• impose restrictions on firms entering or exiting a market;

  • impose higher costs on a particular class of business or type of products or services; and/or

  • impose restrictions that reduce the range or price or service quality options provided in the marketplace.5

No similar requirement is demanded for health impact. However, if we are to slow the obesity “epidemic”, the food industry cannot remain in its current form and on its current trajectory. To effect change will require government to depart from what can be seen as its standard industry agenda.

Reform package: an obesity intervention wish list
No food marketing or branded corporate philanthropy

Legislating to reduce the amount of “junk” food advertising directed towards children is unlikely to have a significant impact on obesity, if other forms of marketing are left intact. Sweden has prohibited advertising directed towards children on Swedish television channels since 1991, with no advertisements allowed during children’s programs. However, this has not stopped foreign channels advertising in Sweden, and there has not been a reduction in obesity rates in children.6,7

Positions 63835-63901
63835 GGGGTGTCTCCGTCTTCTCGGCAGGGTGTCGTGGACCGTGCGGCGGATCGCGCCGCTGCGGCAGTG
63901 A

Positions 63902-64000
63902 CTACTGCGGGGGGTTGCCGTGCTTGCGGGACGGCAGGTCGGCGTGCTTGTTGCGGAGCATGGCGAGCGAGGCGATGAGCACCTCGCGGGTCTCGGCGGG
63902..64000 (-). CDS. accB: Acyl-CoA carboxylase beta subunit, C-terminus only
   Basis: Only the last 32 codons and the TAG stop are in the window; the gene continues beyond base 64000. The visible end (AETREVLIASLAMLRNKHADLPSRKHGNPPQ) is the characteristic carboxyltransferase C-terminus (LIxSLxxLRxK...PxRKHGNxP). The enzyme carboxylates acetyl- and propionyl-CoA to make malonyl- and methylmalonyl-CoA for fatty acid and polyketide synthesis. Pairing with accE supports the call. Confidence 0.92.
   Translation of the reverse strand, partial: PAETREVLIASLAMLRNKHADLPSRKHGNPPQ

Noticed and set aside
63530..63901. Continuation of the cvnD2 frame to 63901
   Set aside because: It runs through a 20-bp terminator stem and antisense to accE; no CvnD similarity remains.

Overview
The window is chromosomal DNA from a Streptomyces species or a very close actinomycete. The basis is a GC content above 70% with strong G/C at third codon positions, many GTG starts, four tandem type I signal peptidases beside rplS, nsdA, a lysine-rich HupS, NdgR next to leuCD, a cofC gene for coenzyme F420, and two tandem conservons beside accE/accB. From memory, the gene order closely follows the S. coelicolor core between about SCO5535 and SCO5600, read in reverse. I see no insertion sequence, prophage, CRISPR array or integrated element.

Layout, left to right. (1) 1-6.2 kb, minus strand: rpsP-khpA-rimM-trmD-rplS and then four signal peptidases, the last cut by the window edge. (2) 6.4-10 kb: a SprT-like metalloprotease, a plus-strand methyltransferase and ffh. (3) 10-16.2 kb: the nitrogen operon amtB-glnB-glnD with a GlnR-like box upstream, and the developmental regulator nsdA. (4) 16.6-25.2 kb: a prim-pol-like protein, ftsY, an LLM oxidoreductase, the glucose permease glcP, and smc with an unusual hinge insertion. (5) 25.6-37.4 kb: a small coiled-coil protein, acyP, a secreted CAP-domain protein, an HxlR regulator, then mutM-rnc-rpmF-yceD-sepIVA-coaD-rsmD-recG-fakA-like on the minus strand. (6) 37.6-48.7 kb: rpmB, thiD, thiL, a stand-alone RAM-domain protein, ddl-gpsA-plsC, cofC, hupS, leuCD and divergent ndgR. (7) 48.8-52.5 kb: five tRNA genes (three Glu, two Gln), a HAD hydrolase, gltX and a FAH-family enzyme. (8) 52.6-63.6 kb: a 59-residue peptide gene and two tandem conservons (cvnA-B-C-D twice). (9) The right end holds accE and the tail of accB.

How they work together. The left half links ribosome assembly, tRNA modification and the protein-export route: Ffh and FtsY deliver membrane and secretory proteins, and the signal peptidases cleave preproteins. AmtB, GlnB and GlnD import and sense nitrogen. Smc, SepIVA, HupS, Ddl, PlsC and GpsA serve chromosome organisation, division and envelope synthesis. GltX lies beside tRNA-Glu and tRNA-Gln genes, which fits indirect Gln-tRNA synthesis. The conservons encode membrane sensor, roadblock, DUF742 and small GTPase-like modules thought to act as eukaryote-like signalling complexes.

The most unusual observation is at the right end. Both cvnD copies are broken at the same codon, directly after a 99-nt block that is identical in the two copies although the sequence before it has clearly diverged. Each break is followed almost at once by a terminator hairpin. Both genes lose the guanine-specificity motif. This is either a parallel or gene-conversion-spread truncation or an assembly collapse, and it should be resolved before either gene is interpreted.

A ban on one form of marketing will challenge industry to invent other avenues to reach children. In reality, this is not difficult, as the food manufacturing and retail sectors are among Australia’s top 10 advertisers.8,9 McDonald’s “MathsOnline” initiative, supported by Deputy Prime Minister Julia Gillard — but singled out for a Parents Jury shame award10 — is an example of marketing inventiveness.11,12

To produce a detectable impact, it is necessary to have a blanket prohibition on direct or incidental marketing associated with energy-dense, nutrient-poor (EDNP) food — including so-called diet food. This must include a ban on oversized street signage and billboards; attribution of corporate philanthropy; television, radio, internet, mobile phone messages, newspaper and magazine advertising; as well as advertising through other existing and emerging technologies. A one-line acknowledgement in statements of income in annual reports may be permissible.

Uniform size, kilojoule and packaging requirements for some foods

The debate about the value of food labelling, including the introduction of “traffic-light” labelling, is misplaced.13 Comprehensible labelling should fulfil a consumer’s right to information, but should not be regarded as a flagship strategy to counter obesity. The comparative benefits, if benefits exist at all, of the many similar EDNP foods that dominate supermarket shelves are difficult to discern from the labelling. This being so, greater attention should be paid to the factors that induce members of the public to overconsume EDNP foods. Caps on kilojoules, unbundling of individual items, and greater uniformity in packaging design, colour and descriptions would make it somewhat less enticing and physically more cumbersome to buy multiple packs of oversized items. For example, carbonated and juice drinks could be available only in quantities no greater than 250 mL and sold as single units in recyclable containers with a mandatory return deposit.

Redesigned supermarkets